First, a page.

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Table of Contents
LINES 561-656. RAPHAEL'S STORY.
You have now come to the point in the narrative where the story turns back to the events which came before those of the first book. Raphael is about to tell Adam and Eve how the War in Heaven happened and what were its consequences. The story will take up the rest of Book V and the whole of Books VI, VII, and VIII. (We return to the present in Book IX.)
This story-within-a-story technique is easy enough for us to follow because we're familiar with it from movies and TV drama. But you should note that it's another device Milton uses to put himself in the great epic tradition. In Virgil's Aeneid, Aeneas the hero relates the fall of Troy; in The Odyssey, Odysseus tells King Alcinous his adventures during the ten years since he left Troy.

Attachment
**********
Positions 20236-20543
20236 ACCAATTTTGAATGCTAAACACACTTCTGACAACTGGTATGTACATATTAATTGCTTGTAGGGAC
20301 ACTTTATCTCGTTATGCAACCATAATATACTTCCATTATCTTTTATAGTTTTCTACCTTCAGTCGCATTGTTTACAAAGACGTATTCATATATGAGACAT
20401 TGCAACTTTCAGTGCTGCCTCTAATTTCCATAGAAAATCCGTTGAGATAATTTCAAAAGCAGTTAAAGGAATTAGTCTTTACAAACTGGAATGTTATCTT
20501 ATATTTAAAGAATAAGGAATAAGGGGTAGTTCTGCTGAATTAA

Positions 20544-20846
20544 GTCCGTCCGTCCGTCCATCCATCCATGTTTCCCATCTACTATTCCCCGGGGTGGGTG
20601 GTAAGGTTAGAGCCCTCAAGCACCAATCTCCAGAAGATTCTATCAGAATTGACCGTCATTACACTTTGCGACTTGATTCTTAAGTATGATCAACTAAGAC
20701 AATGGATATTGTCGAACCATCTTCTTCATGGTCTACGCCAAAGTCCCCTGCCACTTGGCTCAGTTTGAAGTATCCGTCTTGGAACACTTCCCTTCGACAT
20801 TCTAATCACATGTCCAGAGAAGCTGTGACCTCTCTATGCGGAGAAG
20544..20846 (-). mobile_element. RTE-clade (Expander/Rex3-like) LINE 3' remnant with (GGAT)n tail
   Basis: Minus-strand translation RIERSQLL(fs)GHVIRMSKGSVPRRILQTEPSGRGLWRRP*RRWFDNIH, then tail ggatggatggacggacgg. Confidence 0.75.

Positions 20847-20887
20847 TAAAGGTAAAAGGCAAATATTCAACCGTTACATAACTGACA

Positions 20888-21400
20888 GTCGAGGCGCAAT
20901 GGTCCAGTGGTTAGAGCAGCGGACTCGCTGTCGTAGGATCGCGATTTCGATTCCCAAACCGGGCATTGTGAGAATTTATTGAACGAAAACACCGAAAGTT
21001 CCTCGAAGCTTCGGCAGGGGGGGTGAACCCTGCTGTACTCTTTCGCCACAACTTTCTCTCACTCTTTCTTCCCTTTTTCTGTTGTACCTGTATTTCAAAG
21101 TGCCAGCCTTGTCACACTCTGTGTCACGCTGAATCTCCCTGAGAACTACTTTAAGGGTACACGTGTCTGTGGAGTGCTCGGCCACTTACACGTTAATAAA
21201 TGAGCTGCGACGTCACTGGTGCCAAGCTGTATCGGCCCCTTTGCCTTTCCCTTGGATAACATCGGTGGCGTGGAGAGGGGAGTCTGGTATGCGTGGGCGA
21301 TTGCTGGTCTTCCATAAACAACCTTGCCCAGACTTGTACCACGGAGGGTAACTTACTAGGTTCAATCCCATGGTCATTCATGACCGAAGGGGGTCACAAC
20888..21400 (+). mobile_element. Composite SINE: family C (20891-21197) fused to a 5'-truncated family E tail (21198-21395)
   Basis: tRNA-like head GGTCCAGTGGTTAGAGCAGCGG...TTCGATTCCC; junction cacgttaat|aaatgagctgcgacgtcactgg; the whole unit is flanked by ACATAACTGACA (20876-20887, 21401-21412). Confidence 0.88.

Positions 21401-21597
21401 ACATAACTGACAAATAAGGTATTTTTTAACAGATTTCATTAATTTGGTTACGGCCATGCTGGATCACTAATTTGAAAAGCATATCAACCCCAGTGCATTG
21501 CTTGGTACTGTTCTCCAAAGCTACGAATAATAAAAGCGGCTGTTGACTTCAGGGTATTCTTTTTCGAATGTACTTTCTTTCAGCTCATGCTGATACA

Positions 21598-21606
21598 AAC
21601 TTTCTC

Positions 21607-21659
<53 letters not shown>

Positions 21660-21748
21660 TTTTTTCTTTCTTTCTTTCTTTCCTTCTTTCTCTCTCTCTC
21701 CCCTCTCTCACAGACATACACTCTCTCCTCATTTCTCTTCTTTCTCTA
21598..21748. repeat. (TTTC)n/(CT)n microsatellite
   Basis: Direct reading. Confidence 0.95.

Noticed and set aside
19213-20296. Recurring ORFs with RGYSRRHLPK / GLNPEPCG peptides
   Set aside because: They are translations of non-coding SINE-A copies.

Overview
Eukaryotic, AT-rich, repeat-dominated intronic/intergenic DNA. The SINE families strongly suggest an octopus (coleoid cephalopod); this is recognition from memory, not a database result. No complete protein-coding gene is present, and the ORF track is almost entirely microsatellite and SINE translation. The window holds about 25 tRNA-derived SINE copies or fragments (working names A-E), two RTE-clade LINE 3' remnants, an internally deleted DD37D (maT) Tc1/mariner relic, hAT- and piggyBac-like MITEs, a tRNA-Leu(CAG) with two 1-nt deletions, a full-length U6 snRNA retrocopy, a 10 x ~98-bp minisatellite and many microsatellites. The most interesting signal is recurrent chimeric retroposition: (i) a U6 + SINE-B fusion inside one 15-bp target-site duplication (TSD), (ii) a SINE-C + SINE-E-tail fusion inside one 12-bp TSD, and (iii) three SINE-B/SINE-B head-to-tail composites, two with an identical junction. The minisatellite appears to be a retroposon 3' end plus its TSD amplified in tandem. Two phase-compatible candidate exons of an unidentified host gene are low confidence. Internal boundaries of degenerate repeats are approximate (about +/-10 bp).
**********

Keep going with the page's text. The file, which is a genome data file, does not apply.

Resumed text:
Raphael takes his listeners, Adam and Eve, back to a time when "this world was not, and Chaos wild / Reigned where these Heavens now roll." (Remember that in Book II King Chaos complained he had lost part of his territory when God scooped up a piece of Chaos to make the World.) At this time the Heavens are about to celebrate the Great Year, which, according to the Greek philosopher Plato, comes every 36,000 years. (It takes that number of years for all the heavenly spheres to complete all their revolutions.) God is going to mark this Great Year with a special proclamation: his Son is equal with himself. He calls his Son "anointed," which is the meaning of the Hebrew word "Messiah."
The announcement causes great rejoicing in Heaven, with music, dancing, and feasting "with Angels' food." Finally all the hosts of angels retire to sleep in their tents, while some remain awake singing hymns of praise all night long.